Chandra detection of diskless young stars
Stars frequently form in crowded environments. By combining the resources of multi-wavelength missions like Chandra in the X-ray and Spitzer in the infrared, astronomers are able to resolve ambiguities and assemble a much more complete census of cluster content and the individual properties of the population. A case in point is the development of disks (possibly protoplanetary) around new stars. Disks form along with the new star and then evolve over a few million years before dissipating, perhaps leaving planets behind, and in clustered environments their development can be influenced by interactions with neighbors.
Stellar disks are warmed by their stars and were first spotted via the infrared emission from the warm dust. More evolved young stars without disks lack this characteristic infrared signature and thus can be identified as the the more evolved ones in a cluster. Young stars were also discovered to emit elevated levels of X-rays as compared to main-sequence stars because of their still-developing internal circulation. (In fact, young stars can have luminosities thousands of times brighter in X-rays than their older stellar counterparts.) In a crowded cluster environment, however, where other factors besides age are thought to be able to inhibit or disrupt the development of a disk, the X-ray emission offers an independent tool to identify those young stars without disks.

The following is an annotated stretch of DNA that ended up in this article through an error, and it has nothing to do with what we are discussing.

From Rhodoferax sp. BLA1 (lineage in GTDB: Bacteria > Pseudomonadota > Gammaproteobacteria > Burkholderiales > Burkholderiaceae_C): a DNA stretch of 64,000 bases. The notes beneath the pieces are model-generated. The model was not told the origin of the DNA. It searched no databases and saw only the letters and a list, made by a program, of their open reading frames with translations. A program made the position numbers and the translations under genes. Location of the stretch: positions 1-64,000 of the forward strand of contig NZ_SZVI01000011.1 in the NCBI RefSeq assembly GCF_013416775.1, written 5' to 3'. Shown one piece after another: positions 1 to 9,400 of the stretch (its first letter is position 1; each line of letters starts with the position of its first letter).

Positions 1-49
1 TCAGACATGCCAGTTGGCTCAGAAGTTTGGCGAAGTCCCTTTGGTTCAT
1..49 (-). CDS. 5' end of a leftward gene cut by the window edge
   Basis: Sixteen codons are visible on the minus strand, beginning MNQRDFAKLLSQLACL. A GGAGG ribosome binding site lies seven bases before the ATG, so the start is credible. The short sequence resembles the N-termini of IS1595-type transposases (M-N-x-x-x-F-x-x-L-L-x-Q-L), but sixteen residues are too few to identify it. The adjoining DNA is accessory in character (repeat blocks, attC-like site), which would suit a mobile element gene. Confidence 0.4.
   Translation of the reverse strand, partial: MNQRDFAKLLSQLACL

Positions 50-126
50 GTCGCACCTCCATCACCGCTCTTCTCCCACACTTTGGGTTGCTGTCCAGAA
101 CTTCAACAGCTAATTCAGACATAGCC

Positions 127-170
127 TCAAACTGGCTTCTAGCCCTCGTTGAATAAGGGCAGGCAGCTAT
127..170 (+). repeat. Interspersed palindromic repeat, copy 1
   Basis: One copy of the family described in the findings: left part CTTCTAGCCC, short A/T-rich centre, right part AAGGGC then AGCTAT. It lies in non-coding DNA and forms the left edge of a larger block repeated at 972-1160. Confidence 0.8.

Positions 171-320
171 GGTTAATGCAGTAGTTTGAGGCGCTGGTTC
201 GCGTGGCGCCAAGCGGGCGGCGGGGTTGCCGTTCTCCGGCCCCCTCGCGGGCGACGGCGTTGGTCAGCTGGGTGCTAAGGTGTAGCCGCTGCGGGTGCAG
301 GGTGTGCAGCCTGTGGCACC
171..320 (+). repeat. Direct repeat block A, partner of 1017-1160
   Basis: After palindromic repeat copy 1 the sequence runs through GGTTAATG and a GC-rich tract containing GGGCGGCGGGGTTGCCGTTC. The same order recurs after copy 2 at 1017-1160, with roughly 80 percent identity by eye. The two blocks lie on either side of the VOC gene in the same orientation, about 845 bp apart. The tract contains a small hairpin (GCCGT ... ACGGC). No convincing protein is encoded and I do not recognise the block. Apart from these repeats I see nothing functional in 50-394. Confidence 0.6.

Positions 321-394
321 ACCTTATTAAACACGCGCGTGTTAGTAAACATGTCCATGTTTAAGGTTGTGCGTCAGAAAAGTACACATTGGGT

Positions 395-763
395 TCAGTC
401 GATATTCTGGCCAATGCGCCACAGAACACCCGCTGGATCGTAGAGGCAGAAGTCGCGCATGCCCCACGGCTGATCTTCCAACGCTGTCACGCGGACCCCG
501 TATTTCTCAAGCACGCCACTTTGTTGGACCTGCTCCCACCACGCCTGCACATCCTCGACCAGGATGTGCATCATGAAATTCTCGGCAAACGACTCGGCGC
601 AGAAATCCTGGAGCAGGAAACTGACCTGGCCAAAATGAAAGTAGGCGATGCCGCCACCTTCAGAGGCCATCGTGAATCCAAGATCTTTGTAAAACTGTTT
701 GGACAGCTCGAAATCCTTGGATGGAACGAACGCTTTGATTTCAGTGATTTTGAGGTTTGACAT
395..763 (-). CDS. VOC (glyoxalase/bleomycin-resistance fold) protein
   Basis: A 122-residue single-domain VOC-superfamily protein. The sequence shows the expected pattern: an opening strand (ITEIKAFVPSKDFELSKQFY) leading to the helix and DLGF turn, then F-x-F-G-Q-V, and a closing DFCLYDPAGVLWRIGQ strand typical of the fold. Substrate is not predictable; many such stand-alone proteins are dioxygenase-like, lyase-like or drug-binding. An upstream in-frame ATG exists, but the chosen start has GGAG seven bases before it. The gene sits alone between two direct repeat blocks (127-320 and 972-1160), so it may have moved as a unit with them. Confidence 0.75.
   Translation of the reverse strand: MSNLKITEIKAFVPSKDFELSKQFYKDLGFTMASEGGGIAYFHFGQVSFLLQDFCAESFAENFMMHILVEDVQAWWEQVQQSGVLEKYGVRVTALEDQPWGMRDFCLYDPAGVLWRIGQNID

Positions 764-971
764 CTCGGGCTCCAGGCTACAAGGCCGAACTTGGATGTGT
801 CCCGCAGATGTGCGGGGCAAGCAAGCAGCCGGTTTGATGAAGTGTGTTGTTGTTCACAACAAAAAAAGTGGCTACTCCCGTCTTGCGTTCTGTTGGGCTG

The Serpens South cluster of stars, estimated to be located about 900 light-years away in the direction of the constellation Serpens, is very young and its stars are heavily masked by the thick natal dust in their environment – indeed, it is thought to be among the youngest regions near us, making it an important test-bed for the study of disk evolution in clustered environments. CfA astronomers Elaine Winston and Scott Wolk and two collaborators used data from Chandra and Spitzer to analyze sixty-six young stars in the cluster with both infrared and X-ray emission. They found five stars that appeared to be diskless and old because they lacked the infrared signature of disks, but based on their X-ray emission they are actually still quite young: Their disk dissipation is the result not of aging but of cluster interactions, consistent with the theory.
The team was also able to address a long-standing dispute over the distance to the cluster. Many astronomers had assumed it was as much as three-thousand light-years away, the same distance as another cluster in that region of sky, but the intrinsic X-ray brightness of young stars in clusters is known to follow a relatively narrow distribution of values, and the observed X-ray emission of these stars argues against the farther distance estimate and in favor of the 900 light-tear value.